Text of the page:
As each industry looks for the best way to blend office and remote work, people's desire for flexibility, the support of technology, and economic benefits—are guiding how they do it, showing that there's no one perfect way to set up a hybrid work model.

team working in the office

FAQ: Hybrid Work Model and Its Examples

Answering your most popular questions about the hybrid work model and it’s best examples.

What Is a Hybrid Work Model?

A hybrid work model is an employment structure that combines both remote and in-office work, allowing employees the flexibility to work from home, from the office, or from another location part of the time. This model aims to combine the need for in-person collaboration and the benefits of remote work, such as reduced commute times and greater work-life balance. 

By offering employees more control over where and how they work, organizations seek to boost productivity, enhance employee satisfaction, and attract a wider talent pool. The work hybrid model varies between companies, with some requiring specific days in the office and others allowing employees to choose their in-office days, reflecting a shift towards more personalized and flexible work arrangements.

What Is an Example of a Hybrid Work Model?

The hybrid work model has gained significant traction as organizations strive to meet the diverse needs of their workforce while maintaining productivity and collaboration. Here are some examples of a hybrid work model implemented in different ways:

  • Employees are permitted to work from home on Mondays and Fridays, with in-office presence required from Tuesday to Thursday, fostering a balance between concentrated work and team collaboration.
  • Certain departments within a company, such as the creative team, may work remotely most of the time but come to the office weekly for meetings and brainstorming sessions. In contrast, operational teams might have reversed schedules.
  • A company could allow employees to choose their in-office days within a given framework to manage team availability and office capacity effectively, promoting autonomy and flexibility.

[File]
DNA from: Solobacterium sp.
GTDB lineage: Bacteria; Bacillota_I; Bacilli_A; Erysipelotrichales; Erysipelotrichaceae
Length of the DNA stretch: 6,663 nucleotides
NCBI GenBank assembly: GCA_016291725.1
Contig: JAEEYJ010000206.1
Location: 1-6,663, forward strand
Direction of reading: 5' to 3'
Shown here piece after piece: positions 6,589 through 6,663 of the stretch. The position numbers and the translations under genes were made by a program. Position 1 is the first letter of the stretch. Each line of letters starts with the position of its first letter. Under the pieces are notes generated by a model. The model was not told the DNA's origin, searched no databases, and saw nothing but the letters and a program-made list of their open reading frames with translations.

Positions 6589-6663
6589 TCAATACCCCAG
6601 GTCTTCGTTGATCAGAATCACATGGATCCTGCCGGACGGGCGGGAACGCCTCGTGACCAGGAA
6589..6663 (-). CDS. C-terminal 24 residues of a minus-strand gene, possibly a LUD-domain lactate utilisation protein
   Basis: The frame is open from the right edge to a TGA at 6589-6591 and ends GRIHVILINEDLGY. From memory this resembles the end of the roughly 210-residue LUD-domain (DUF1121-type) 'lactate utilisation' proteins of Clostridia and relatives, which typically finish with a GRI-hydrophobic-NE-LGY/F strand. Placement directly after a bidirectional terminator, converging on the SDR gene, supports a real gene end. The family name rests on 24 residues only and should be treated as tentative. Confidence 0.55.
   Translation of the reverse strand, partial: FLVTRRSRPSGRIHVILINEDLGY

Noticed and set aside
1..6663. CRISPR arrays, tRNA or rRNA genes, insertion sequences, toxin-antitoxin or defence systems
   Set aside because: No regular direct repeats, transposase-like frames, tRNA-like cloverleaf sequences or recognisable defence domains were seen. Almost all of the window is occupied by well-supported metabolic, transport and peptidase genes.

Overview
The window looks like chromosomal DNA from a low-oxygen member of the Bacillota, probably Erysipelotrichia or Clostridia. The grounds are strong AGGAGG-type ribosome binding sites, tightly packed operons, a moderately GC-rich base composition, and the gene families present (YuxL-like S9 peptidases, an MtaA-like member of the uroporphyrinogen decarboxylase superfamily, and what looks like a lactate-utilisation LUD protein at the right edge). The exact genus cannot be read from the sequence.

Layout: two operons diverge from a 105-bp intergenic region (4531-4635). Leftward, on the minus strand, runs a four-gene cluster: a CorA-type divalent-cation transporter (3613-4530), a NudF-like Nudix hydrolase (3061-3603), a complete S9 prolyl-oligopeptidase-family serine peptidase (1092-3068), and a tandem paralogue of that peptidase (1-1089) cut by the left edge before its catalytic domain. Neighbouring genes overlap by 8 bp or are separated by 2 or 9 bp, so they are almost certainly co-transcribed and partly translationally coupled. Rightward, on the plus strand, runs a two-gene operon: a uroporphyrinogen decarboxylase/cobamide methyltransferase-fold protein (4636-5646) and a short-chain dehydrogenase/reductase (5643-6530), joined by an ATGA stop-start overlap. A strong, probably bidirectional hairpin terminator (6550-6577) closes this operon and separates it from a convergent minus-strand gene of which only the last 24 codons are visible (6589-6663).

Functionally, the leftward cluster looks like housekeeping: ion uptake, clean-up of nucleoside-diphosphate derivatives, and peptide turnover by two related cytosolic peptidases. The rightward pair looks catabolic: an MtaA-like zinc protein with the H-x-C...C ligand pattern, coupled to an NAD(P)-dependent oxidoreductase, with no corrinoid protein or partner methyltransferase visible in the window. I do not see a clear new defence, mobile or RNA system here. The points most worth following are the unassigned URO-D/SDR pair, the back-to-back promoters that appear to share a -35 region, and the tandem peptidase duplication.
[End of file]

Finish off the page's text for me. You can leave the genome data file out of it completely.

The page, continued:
• During specific periods of the year, like summer or winter, the organization might adopt a more flexible hybrid model, allowing more remote work to accommodate employees' vacation plans or seasonal activities. Then, for the rest of the year, it might return to a standard schedule.

What Is the Opposite of Hybrid Work?

The opposite of a hybrid work model can be considered in two distinct directions, depending on which aspect of the hybrid model you're focusing on: fully remote work or traditional in-office work.

  • Fully Remote Work: In this model, employees do not come into an office but instead work from their chosen location, often their homes. This model eliminates the need for a physical office space and allows for a geographically dispersed workforce. It emphasizes using digital communication and collaboration tools to maintain productivity and team cohesion.
  • Traditional In-Office Work: This model requires employees to be present in a physical office location during set business hours. The conventional work model was predominant before the rise of remote and hybrid models. In this approach, all work activities are conducted on-site, facilitating direct interaction and collaboration among team members but offering less flexibility than hybrid or fully remote models.

Both of these models are on the opposite spectrum of the hybrid work model, which seeks to blend the benefits of remote and in-office work by offering flexibility and the option to work both on-site and off-site.

What Is the Key to a Successful Hybrid Work Model?

Effective communication and collaboration tools are critical to a successful hybrid work model. This aspect is crucial because it ensures that all team members, regardless of physical location, can interact seamlessly and access information effortlessly. With a hybrid model involving a mix of remote and in-office work, the potential for communication gaps and collaboration challenges increases. Therefore, investing in robust digital tools that facilitate real-time communication, project management, and document sharing is essential. These tools help maintain team cohesion, foster a strong company culture, and ensure high productivity. Additionally, providing training and establishing best practices for using these tools can further enhance their effectiveness, ensuring that all employees feel connected and engaged, whether working from the office or remotely.


Topics: Hybrid & remote work